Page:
U.S. Geological Survey Data Series 425
The Earth's bedrock is overlain in many places by a loosely compacted and mostly unconsolidated blanket of sediments in which soils commonly are developed. These sediments generally were eroded from underlying rock, and then were transported and deposited. In places, they exceed 1000 ft (330 m) in thickness. Where the sediment blanket is absent, bedrock is either exposed or has been weathered to produce a residual soil. For the conterminous United States, a map by Soller and Reheis (2004, scale 1:5,000,000; http://pubs.usgs.gov/of/2003/of03-275/) shows these sediments and the weathered, residual material; for ease of discussion, these are referred to as "surficial materials." That map was produced as a PDF file, from an Adobe Illustrator-formatted version of the provisional GIS database. The provisional GIS files were further processed without modifying the content of the published map, and are here published.
The USGS National Cooperative Geologic Mapping Program (NCGMP) works with the State geological surveys to identify priority areas for mapping of surficial materials (for example, in areas of complex and poorly understood deposits of various sediment types, where metropolitan areas are experiencing rapid growth). To help establish these priorities, a quickly prepared, modern, synoptic overview of the geology was needed. The Soller and Reheis (2004) map was made in response to that need, and provides an overview of current knowledge of the composition and distribution of surficial materials in the conterminous United States. The map also serves to illustrate for educational and planning purposes the general nature and distribution of the Nation's surficial materials at land surface, but does not offer information useful for local decisions because it is not intended to be used at a larger (greater detail) scale than 1:5,000,000. Please refer to the map's "Methodology" and "Caveats" section, and to this database's metadata, for details on how this map was compiled, and practical limitations on its use.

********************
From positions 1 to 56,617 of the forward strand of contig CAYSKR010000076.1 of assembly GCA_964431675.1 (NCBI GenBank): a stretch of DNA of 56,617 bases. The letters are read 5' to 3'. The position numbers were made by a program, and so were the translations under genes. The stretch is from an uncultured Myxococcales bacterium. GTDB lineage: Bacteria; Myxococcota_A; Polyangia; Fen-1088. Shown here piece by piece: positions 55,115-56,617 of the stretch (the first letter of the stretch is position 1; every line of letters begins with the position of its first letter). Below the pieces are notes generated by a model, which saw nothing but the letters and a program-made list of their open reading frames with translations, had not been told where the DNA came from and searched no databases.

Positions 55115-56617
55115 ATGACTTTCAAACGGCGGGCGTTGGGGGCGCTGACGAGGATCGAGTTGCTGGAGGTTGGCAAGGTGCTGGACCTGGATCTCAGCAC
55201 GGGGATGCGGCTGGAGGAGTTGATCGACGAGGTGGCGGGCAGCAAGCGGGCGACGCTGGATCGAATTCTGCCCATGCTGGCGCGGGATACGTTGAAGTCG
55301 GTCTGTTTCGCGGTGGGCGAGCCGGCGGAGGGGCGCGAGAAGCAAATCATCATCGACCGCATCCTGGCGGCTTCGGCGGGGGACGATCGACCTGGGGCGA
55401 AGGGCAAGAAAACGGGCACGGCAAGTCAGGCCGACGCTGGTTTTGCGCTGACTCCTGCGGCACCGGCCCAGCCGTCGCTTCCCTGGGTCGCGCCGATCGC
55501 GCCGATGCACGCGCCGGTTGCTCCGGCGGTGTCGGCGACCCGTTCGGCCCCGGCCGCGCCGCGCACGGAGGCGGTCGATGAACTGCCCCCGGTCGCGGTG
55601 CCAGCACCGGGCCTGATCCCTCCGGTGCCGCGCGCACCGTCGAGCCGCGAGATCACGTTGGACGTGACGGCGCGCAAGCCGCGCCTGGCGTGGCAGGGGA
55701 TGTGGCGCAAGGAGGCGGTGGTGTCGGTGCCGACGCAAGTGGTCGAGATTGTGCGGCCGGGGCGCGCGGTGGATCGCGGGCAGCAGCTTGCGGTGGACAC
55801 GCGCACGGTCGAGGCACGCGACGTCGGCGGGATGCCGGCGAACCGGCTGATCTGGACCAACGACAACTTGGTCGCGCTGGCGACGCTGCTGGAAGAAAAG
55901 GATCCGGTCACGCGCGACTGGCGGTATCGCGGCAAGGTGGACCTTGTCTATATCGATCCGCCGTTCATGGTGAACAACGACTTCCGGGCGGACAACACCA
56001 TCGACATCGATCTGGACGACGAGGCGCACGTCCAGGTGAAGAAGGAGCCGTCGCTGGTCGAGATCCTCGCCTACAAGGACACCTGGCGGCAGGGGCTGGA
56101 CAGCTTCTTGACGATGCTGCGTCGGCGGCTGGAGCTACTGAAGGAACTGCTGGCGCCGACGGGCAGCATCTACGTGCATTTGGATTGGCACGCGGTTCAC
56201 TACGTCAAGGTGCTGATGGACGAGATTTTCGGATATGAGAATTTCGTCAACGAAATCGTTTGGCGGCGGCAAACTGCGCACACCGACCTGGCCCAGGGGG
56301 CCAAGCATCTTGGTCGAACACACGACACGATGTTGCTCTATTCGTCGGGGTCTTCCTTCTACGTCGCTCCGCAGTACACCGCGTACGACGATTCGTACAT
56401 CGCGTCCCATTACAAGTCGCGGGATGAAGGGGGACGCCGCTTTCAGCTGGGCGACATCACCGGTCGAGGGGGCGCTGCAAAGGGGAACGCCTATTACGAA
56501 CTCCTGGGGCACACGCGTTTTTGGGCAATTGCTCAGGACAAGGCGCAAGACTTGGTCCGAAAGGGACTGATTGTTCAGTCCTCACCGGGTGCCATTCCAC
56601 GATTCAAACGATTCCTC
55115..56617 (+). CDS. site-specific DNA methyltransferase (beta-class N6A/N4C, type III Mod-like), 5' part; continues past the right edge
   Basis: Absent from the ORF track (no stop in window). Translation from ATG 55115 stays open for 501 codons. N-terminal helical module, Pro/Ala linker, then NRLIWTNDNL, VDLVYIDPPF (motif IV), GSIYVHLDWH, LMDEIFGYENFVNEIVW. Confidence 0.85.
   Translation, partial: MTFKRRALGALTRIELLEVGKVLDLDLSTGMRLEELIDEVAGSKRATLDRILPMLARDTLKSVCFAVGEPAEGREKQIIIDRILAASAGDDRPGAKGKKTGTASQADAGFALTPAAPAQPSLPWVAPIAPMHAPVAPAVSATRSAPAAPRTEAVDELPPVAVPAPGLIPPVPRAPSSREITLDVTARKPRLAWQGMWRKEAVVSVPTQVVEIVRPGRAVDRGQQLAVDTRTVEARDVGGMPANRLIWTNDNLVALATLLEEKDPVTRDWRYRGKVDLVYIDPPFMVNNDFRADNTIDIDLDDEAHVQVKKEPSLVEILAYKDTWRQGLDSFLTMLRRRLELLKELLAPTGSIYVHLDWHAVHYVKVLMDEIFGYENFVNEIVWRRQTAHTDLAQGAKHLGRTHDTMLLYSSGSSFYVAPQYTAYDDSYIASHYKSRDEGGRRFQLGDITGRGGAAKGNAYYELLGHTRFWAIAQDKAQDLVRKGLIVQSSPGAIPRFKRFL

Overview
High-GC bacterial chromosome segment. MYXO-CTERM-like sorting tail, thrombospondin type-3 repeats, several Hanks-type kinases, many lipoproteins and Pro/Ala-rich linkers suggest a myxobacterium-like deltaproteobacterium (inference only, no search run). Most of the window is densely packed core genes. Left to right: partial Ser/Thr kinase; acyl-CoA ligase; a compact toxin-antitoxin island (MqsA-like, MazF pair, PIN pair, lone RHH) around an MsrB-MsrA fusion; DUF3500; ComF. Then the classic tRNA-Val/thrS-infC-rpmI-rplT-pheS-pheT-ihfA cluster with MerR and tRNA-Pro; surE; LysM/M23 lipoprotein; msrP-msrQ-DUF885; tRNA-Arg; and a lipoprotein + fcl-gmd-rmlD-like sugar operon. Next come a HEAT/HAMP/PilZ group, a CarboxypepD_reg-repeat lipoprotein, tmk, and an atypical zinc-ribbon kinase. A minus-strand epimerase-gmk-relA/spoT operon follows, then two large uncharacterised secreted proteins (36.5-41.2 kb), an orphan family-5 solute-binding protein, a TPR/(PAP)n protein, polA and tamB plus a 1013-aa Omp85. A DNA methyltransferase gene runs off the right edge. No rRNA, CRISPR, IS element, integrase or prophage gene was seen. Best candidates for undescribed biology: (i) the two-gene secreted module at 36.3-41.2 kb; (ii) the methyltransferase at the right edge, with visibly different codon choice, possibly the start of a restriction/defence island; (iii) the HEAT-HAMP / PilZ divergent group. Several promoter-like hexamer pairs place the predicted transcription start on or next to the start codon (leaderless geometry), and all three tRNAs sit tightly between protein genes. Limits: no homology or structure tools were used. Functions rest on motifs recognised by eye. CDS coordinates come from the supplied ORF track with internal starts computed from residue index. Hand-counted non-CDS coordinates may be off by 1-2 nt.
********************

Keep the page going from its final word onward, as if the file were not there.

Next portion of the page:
First posted June 5, 2009
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Soller, D.R., Reheis, M.C., Garrity, C.P., and Van Sistine, D.R., 2009, Map database for surficial materials in the conterminous United States: U.S. Geological Survey Data Series 425, scale 1:5,000,000 [http://pubs.usgs.gov/ds/425/].